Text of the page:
• September 26, 1968 The Studio Museum in Harlem opened in a rented loft at Fifth Avenue and 125th Street in New York City as the first museum in the United States devoted to the art of African Americans and people of African descent. The current museum is located on 125th Street between Adam Clayton Powell, Jr. Boulevard and Lenox Avenue and has a permanent collection of more than 1,600 works. Included in that collection are works by Romare Bearden, Richard Hunt, Jacob Lawrence, Betye Saar, and an extensive archive of the work of photographer James VanDerZee.

• September 26, 1981 Serena Jameka Williams, top ranked female professional tennis player, was born in Saginaw, Michigan. Soon after her birth, Williams’ family moved to California where she started playing tennis at the age of four. Williams started playing professional tennis in 1995, but did not win her first professional singles title until 1999. Also in 1999, she became the second African American woman, after Althea Gibson in 1958, to win a Grand Slam singles tournament at the U.S. Open. She has gone on to win 45 Women’s Tennis Association titles, including 30 Grand Slam titles, 15 in singles, 13 in doubles, and 2 in mixed doubles. Williams has won more career prize money than any other female athlete in history. Williams has won the Gold medal in women’s doubles, with her sister Venus, at the 2000 Sydney, 2008 Beijing, and 2012 London Olympic Games. She also won the Gold medal in women’s singles at the 2012 games. She has also won numerous awards, including the 1998 WTA Newcomer of the Year, 1999 Tennis Magazine Player of the Year, the 2002, 2008, and 2009 WTA Player of the Year, 2003 ESPY Award for Best Female Athlete, and 2003 and 2010 Laures World Sportswoman of the Year. In 2008, Williams helped to fund the construction of the Serena Williams Secondary School in Matooni, Kenya. In 2009, she and her sister Venus became part owners of the Miami Dolphins professional football team, the first African American females to obtain ownership in an NFL franchise. Also in 2009, she released her autobiography, “On the Line.”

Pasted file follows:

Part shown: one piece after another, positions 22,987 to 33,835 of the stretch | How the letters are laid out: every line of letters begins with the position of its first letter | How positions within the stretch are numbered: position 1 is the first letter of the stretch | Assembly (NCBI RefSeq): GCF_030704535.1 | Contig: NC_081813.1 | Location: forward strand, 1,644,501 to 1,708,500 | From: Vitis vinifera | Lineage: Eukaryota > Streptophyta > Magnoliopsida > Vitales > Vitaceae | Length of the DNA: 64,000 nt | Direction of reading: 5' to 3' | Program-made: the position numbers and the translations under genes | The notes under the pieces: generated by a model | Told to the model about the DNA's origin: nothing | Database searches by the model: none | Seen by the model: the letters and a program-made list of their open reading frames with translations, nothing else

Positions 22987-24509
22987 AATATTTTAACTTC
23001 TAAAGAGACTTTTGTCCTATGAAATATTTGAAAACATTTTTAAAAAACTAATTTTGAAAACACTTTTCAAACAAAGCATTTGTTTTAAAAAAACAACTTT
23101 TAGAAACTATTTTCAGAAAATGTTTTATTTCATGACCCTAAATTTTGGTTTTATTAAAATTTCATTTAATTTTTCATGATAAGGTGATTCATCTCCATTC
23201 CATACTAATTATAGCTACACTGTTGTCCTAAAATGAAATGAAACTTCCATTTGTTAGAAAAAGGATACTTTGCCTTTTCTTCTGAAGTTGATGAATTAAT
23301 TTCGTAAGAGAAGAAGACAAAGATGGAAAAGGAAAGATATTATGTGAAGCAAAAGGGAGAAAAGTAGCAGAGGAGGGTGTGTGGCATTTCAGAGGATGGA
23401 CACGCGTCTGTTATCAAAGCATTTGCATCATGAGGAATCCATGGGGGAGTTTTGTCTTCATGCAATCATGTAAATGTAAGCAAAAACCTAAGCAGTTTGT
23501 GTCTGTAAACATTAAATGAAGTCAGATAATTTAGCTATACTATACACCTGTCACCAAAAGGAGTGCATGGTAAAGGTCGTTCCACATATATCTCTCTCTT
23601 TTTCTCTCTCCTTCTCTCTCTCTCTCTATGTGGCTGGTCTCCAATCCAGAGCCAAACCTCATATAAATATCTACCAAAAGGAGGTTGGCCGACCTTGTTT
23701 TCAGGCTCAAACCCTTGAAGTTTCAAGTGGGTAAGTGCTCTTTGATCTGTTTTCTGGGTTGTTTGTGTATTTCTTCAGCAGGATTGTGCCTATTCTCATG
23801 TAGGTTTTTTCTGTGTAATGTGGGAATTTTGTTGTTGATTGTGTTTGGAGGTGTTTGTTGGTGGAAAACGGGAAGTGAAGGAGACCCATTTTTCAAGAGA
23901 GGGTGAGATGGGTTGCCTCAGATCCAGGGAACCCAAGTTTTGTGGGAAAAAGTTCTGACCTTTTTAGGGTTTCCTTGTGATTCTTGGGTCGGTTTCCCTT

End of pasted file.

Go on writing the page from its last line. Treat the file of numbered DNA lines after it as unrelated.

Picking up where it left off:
• September 26, 1998 Betty Carter, hall of fame jazz singer, died. Carter was born Lillie Mae Jones on May 16, 1929 in Flint, Michigan, but grew up in Detroit. She studied piano at the Detroit Conservatory and by the age of 16 was singing with Charlie Parker. In 1958, Carter released her first solo album, “Out There With Betty Carter,” and in 1961 she recorded a series of duets with Ray Charles, including the R&B chart topping “Baby It’s Cold Outside.” In 1980, Carter released the double album “The Audience with Betty Carter” and was the subject of a documentary film “But Then, She’s Betty Carter.” In 1988, she won the Grammy Award for Best Jazz Vocal Performance, Female for the album “Look What I Got” and in 1992 she was designated a NEA Jazz Master by the National Endowment for the Arts, the highest honor the United States bestows upon a jazz artist. In 1997, Carter was awarded the National Medal of Arts, the highest honor bestowed on an individual artist by the United States, by President William Clinton. In 1999, Carter was posthumously inducted into the Down Beat Jazz Hall of Fame.

0 votes

Founded in 1965 and located in the heart of Midtown Detroit’s Cultural Center, the Charles H. Wright Museum of African American History is the world's largest institution dedicated to the African American experience. The Museum provides learning opportunities, exhibitions, programs and events based on collections and research that explore the diverse history and culture of African Americans and their African origins.

Comments